As Christmas, we celebrate the great occasion when the infinite Word became a finite baby. Not surprisingly, Christmas time is therefore a time to reflect on this staggering paradox—the one who spoke the galaxies into being is the same one who was held by a woman, cooing at her, not knowing how to speak at all. That is what happened.

But the paradoxes don’t end with what God did. We also find great paradoxes in why He did it. In fact, the mysteries only get deeper the more we think about it. When the great king of all the universe stooped to become one of us, it would be natural to assume that He did this because He wanted to gather us all up for His service. He is the great king, and we were to be made His minions.

But again, this is close to being the reverse of the truth. There is an element of truth in it, as we will see in a moment, but we have to be careful to hold it rightly. Jesus did not come to earth in order to make us His servants. Rather, He came to earth in order to become our servant. He came to be a servant, not a great king with a multitude of servants.

“For even the Son of Man came not to be served but to serve, and to give his life as a ransom for many”” (Mark 10:44–45, ESV).

Christmas was the beginning of the great offer, where God comes down, not to demand service, but to offer service. Jesus Christ took on a human body that was capable of dying so that He could give His life as a ransom for many. He came to give Himself away; He did not come to seize or grab anything.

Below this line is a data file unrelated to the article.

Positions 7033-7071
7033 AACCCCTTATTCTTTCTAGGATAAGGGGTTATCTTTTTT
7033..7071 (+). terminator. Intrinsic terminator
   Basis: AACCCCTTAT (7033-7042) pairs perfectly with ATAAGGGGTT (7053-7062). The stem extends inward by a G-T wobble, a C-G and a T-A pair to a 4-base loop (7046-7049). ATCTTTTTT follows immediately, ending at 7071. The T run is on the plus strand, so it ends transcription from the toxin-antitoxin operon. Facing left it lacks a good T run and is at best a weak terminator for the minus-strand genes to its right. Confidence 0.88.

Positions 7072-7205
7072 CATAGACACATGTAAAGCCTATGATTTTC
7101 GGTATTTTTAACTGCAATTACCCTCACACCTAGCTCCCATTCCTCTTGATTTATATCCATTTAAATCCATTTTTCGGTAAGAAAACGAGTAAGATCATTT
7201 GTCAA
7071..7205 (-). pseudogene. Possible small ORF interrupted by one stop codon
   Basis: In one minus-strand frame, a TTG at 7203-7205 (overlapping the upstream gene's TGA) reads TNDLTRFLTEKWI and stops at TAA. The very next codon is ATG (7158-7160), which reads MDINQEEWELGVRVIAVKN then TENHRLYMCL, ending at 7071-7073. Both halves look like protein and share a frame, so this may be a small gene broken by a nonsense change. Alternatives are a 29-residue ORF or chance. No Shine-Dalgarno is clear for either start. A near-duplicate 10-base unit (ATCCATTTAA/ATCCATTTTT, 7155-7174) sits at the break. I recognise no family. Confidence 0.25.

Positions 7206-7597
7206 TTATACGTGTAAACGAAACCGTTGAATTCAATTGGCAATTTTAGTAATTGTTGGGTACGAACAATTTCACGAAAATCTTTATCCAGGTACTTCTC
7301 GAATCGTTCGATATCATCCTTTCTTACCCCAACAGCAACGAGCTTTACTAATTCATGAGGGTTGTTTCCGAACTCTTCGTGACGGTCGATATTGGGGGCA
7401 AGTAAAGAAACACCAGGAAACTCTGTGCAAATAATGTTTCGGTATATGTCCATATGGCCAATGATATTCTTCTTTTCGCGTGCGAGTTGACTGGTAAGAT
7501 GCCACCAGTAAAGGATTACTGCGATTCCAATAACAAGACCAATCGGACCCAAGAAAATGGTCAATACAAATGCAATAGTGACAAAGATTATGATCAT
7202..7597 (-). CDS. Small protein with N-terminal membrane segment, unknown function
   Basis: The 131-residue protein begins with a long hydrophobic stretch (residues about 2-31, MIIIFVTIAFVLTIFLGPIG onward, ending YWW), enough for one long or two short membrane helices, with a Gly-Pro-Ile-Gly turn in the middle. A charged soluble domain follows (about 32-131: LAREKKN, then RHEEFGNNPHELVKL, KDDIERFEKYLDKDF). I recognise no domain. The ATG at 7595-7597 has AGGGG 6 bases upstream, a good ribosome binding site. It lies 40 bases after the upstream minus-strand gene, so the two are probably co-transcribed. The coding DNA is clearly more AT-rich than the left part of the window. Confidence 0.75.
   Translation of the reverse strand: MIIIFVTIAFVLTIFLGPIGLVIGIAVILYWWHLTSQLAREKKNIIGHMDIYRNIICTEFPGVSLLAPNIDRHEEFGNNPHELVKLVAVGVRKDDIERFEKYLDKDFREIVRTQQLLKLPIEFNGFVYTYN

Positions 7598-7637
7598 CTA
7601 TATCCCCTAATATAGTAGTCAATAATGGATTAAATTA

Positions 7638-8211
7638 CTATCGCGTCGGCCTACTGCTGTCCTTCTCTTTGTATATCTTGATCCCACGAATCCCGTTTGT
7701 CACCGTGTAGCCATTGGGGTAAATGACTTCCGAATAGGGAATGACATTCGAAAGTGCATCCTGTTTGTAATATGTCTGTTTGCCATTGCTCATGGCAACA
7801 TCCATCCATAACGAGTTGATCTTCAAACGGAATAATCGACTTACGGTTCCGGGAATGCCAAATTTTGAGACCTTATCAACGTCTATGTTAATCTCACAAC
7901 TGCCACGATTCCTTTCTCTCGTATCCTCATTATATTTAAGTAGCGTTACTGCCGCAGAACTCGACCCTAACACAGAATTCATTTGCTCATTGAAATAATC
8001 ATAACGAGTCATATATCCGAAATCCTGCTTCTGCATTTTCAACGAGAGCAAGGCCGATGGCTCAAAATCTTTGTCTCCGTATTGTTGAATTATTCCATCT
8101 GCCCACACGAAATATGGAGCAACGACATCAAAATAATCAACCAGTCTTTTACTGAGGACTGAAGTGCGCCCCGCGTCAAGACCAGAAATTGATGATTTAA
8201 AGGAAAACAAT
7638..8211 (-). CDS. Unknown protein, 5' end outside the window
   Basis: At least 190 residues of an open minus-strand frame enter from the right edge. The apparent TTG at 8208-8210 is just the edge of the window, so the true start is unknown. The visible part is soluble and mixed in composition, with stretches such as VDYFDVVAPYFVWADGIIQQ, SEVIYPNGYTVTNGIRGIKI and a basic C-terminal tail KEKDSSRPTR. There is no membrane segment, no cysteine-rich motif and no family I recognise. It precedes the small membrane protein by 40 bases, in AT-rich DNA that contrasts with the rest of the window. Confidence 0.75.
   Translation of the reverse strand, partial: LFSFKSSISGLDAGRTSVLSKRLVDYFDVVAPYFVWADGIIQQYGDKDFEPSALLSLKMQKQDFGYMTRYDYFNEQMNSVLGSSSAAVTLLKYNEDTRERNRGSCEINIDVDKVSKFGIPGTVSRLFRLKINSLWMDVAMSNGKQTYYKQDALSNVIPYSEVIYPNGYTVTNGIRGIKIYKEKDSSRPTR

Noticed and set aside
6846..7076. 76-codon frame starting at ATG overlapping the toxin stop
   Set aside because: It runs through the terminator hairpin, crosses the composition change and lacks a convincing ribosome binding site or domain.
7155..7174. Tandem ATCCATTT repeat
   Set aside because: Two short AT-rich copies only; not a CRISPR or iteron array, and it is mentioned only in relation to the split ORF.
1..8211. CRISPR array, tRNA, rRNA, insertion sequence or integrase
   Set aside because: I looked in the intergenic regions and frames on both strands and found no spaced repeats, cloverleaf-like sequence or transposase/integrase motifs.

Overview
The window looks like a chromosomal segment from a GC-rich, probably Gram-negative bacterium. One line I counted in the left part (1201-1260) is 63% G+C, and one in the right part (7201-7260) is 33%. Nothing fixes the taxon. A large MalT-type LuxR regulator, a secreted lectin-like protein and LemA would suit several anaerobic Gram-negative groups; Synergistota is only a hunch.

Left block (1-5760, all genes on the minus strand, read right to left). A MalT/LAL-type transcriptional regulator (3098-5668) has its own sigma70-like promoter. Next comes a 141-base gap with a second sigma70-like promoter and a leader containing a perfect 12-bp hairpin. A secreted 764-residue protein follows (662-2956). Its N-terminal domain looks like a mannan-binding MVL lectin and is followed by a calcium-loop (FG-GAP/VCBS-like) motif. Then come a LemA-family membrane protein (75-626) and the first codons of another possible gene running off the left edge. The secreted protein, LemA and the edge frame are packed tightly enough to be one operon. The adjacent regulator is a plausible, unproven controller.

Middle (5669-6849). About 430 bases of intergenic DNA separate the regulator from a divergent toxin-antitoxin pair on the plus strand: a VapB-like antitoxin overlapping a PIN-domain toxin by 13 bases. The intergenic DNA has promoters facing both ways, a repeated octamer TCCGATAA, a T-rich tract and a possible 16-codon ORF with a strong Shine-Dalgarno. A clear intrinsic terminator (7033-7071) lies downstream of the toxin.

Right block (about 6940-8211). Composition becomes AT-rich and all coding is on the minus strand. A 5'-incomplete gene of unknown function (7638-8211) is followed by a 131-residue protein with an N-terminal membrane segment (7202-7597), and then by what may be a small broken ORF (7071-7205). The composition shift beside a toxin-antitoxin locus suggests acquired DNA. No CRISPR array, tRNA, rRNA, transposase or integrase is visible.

Now there is glorious good news in this, but something still sounds wrong. Something is off. If God is our servant, then what is to prevent us from demanding obeisance from Him like so many selfish graspers? The answer to this puzzler is found in the fact that God did not just reverse who the master is and who the servants are, but rather He completely transforms the nature of authority and the nature of service. The question is not just who is in authority?, but also what is authority like?

Born of the Virgin, Mary


The doctrine of the virgin birth does not so much show us Mary’s absence of a relationship to a man—although it does do that. This doctrine centrally points to her Son’s relationship to God. Jesus was born the normal way, but He was not conceived the normal way. This tells us something of His identity as the holy Son of the Most High God.

The Text:

“Therefore the Lord himself shall give you a sign; Behold, a virgin shall conceive, and bear a son, and shall call his name Immanuel” (Is. 7:14).

Summary of the Text: